A former scoring legend with the Wisconsin Badgers, Kendra Antony has not stopped playing hockey. Her love of the game has not dissipated and she continues to participate in an Ottawa recreational league.
“I play on an A-level team called the Geri Hat Tricks (a play on the word Geriatric)," said Antony. "We play here (Carleton University) on Sunday nights.”
Although it may be a recreational league, the level of talent is prominent. “Most of the girls have played in university or college," Antony said. "There are a bunch of us on my team. There is also a team mostly made up of former Ottawa Gee Gees players.”
Antony has also managed to participate in the Ottawa Vanier Women’s Ball Hockey League. It is a popular summer league that has produced many members of the Canadian National Ball Hockey Team.
In the realm of professional women’s hockey, Antony helped to bring a presence to Ottawa. Antony played in the inaugural season of the Canadian Women’s Hockey League in 2007-08. In addition, she competed for the Ottawa Raiders of the preceding National Women’s Hockey League.
“It was really neat (playing in the CWHL)," she said. "It can be hard as an adult to find the time, as everyone has jobs. I am a teacher so I always have evenings and weekends off. Sometimes, it is hard for the commitment level.”
Antony reflects on one particular practice. “One time, there were only eight players at a practice," she said. "When trying to compete at an elite level, it can be hard, but I still like playing.”
Her final year with the Wisconsin Badgers led to a coaching change. Mark Johnson, a member of the 1980 Miracle on Ice team was appointed head coach. “I had him in my last year and he was probably the best coach that I ever had. He was an amazing coach and I was glad to experience playing for him," she said.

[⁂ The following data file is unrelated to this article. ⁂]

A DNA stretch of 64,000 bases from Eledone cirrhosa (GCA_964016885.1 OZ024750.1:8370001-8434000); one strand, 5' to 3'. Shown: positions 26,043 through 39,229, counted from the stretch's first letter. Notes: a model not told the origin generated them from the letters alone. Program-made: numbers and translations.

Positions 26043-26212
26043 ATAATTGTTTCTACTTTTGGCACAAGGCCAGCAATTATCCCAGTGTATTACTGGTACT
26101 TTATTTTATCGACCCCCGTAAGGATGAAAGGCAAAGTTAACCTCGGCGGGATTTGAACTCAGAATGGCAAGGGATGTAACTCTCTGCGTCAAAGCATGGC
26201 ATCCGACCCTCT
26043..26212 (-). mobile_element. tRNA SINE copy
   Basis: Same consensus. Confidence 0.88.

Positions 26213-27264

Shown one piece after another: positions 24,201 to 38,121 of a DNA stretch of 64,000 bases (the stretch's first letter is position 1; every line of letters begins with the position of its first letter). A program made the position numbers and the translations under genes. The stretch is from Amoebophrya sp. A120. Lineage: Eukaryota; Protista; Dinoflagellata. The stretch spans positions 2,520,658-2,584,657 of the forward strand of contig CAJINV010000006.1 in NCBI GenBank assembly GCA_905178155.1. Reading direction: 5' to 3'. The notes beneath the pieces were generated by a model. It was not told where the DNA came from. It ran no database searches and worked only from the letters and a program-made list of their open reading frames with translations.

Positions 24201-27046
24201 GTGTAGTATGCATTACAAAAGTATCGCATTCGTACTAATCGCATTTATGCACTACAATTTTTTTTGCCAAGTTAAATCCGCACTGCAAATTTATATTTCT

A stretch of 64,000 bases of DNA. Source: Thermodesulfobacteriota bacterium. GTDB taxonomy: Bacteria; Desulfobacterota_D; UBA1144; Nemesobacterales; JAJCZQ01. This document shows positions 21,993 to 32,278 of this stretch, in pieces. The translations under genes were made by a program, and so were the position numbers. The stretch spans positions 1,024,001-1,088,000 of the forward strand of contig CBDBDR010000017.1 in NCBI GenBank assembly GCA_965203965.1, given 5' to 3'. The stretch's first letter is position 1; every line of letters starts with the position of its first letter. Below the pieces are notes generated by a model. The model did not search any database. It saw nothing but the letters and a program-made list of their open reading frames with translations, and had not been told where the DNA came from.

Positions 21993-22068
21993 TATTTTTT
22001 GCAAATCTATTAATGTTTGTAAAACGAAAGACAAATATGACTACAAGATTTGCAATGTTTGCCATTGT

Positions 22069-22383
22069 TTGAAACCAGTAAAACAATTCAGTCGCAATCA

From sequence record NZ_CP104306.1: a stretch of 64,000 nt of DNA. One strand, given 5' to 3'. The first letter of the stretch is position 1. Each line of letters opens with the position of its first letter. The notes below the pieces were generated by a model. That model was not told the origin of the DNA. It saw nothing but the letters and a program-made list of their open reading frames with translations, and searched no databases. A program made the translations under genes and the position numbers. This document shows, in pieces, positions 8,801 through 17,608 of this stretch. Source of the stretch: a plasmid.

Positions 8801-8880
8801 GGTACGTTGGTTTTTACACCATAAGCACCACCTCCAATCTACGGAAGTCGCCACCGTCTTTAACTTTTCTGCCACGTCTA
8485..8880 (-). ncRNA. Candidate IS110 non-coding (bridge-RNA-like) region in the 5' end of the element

As one of the first players in the history of the Badgers program, the development of the program into a national power is a great point of pride for Antony.
“I felt we built the program up," Antony explained. "Today, Wisconsin is one of the main schools. They compete for the Frozen Four all the time. It was nice to be part of the team that helped to build up the program.”
Of note, Antony was also one of the first Canadian players in the history of the Badgers. “In my first year at Wisconsin, I was the only Canadian," she said. "By my last year, we had quite a few. About nine or 10. We had Carla MacLeod, Kathy Devereaux (Boyd Devereaux’s sister) and Jackie Friesen from Saskatchewan.”
A point of pride for Antony was seeing former teammates eventually compete at the Winter Games. “It was neat to see players like Molly Engstrom and Carla MacLeod develop. As good as they were, to see them develop and compete at the Olympic level.” Antony added. “Engstrom recently announced her retirement from the US National Team. She was one of their best hockey players.”
Fellow Canadian Meghan Hunter was a teammate (and a friend) of Antony during the Wisconsin years. “I was linemates with Meghan," she said. "We played three years together. She was a year younger than me.”
Another of Antony’s Canadian teammates with the Badgers was Sara Bauer. In 2006, Bauer would become the second Canadian-born player to claim the prestigious Patty Kazmaier Award. “I believe she is coaching now," Antony said.
Antony recently had the opportunity to reunite with many of her former Badgers teammates. “This past year, Wisconsin opened a new arena (LaBahn Arena)," she said. "There was a hockey reunion of the former Badgers this past year.”
As part of the first senior class in Badgers history, Antony left a remarkable legacy with the program. She scored the first four goals in the history of the storied program. She graduated as the all-time leading scorer in Badgers history with 159 points. And while that record has been surpassed, her hard work in laying the foundation for future generations of Badgers shall never be forgotten.
“All quotes obtained first hand unless otherwise indicated”